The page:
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The Invasion of Normandy
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The Invasion of Normandy was one of the most important operations of WW2.


The Allies have been planning it for a long time and in November 1943 Adolf Hitler, who was aware of the possible threat put Erwin Rommel in charge of defense operations in the region of North France. Germans prepared 2,400 mile fortification of bunkers, landmines as well as beach and water obstacles. The Allies managed to carry out an outstanding deceptive operation to make Germans think that the main invasion target was Pas-De-Calais (the narrowest point between Britain and France) rather than Normandy.


General Dwight Eisenhower was appointed commander of Operation Overlord. He selected June 5, 1944 as the date of the Invasion of Normandy, but bad weather conditions lead to the delay of the operation. About 24 hours later the originally designed date more than 5000 ships and landing craft with over 11000 aircraft to cover them began the famous Invasion of Normandy.


On 6th of June, right by the dawn thousands of paratroopers and glider troops hit the ground behind the enemy lines thus securing most important bridges and escape routes.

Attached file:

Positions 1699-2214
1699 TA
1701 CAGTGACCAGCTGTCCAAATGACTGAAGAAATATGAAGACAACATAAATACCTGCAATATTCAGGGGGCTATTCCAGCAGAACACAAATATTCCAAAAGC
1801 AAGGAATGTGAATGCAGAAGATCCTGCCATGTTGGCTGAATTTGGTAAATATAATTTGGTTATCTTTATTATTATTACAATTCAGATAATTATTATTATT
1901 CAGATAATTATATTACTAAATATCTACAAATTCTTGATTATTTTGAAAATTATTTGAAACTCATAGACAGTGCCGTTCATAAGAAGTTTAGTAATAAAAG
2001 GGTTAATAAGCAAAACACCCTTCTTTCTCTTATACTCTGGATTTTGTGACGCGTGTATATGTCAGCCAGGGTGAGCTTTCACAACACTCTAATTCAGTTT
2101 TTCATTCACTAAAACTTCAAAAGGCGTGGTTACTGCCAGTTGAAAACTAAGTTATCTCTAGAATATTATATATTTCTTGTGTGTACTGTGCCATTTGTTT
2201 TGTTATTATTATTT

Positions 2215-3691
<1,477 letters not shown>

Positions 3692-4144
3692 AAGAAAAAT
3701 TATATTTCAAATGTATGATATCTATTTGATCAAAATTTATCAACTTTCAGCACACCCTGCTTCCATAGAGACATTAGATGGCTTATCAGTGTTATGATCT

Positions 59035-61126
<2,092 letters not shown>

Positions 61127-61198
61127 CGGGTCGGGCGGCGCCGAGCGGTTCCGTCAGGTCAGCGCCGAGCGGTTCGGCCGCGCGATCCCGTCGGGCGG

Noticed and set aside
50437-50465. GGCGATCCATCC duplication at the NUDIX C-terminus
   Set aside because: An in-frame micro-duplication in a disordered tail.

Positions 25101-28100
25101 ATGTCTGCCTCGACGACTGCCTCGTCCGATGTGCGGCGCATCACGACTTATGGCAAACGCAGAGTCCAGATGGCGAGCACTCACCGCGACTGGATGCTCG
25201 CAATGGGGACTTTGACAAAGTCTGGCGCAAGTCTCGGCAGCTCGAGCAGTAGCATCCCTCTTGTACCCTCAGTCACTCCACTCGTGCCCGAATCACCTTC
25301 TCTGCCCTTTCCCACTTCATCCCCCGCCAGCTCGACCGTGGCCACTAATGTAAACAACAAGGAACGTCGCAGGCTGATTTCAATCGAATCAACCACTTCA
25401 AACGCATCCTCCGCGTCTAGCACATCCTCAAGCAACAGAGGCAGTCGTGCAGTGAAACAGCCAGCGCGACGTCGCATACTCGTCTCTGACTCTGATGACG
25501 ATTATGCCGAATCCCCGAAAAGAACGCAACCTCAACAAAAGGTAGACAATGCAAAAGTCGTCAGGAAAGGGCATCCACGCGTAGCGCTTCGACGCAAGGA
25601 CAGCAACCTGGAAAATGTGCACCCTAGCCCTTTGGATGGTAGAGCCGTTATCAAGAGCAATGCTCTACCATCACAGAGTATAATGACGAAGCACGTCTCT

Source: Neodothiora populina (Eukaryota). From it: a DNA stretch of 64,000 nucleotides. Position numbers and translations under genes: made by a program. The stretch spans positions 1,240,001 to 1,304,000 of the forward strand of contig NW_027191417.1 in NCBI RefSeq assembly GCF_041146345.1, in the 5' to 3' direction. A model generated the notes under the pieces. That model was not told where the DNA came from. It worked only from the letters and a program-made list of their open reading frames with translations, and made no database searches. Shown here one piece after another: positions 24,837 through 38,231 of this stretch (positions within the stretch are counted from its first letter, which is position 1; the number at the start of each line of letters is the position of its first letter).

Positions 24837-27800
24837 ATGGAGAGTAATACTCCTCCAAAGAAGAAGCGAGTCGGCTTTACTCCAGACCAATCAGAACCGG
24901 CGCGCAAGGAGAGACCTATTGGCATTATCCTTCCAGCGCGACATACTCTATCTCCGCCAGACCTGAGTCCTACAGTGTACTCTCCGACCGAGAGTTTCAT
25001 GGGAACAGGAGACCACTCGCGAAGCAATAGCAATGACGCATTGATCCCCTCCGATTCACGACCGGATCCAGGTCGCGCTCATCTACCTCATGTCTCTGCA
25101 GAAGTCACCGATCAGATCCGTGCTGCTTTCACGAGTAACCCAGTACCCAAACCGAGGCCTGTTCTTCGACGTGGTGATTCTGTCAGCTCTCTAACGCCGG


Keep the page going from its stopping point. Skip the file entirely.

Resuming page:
The amphibious invasions began at 6:30 a.m. British, Canadian and American troops captured important strategic points, such as beaches codenamed Gold, Juno, Sword, Utah and Omaha. Allied forces suffered about 4000 casualties during the first day of operation with more than 326 000 troops, over 50 000 vehicles and some 100 000 tons of equipment following the landing  in a week to come.

German ranks suffered poor organization and lack of support from the main group of troops, located deeper in country. Adolf Hitler was sure that Allies try to distract his army and main strike is planned to Seine region. Accordingly, main German divisions located in France were not able to secure shore area and counterattack fast. Armored troops also weren’t alarmed and could not be called to help the defenders. Tactical mistakes of German commandment and highly effective air and naval operations of the Allied troops ensured the successful advancing of ground forces across Normandy.

Allied land forces that saw combat in Normandy on 6 June came from Canada, the Free French Forces, the United Kingdom, and the United States. In the weeks following the invasion, Polish forces also participated, as well as contingents from Belgium, Czechoslovakia, Greece, and the Netherlands. Most of the above countries also provided air and naval support, as did the Royal Australian Air Force, the Royal New Zealand Air Force, and the Royal Norwegian Navy.

By the end of summer 1944, the Allies reached the Seine river, liberated Paris and prepared to enter Germany. Allied invasion had strong psychological effect both for sieged Nazi army and Soviet forces, who fought their way from the East. Great inspiration and unity of free nations encouraged every soldier and officer of the anti-Hitler coalition. The victory in the Second World War was close.


from 6th of June 4 pm GMT (9 am PDT) to 7th of June 8 pm GMT (1 pm PDT) War Thunder presents Special Event: +30% experience on the following planes:

  •  P-51D-5, P-47D, B-17G,
  •  Tempest Mk V, Spitfire Mk XVI, Wellington Mk III,
  •  Bf 109 G-2, Bf 109 G-6, Bf 109 G-10, Do 217K-1, Do 217M-1

 

War Thunder Team

 

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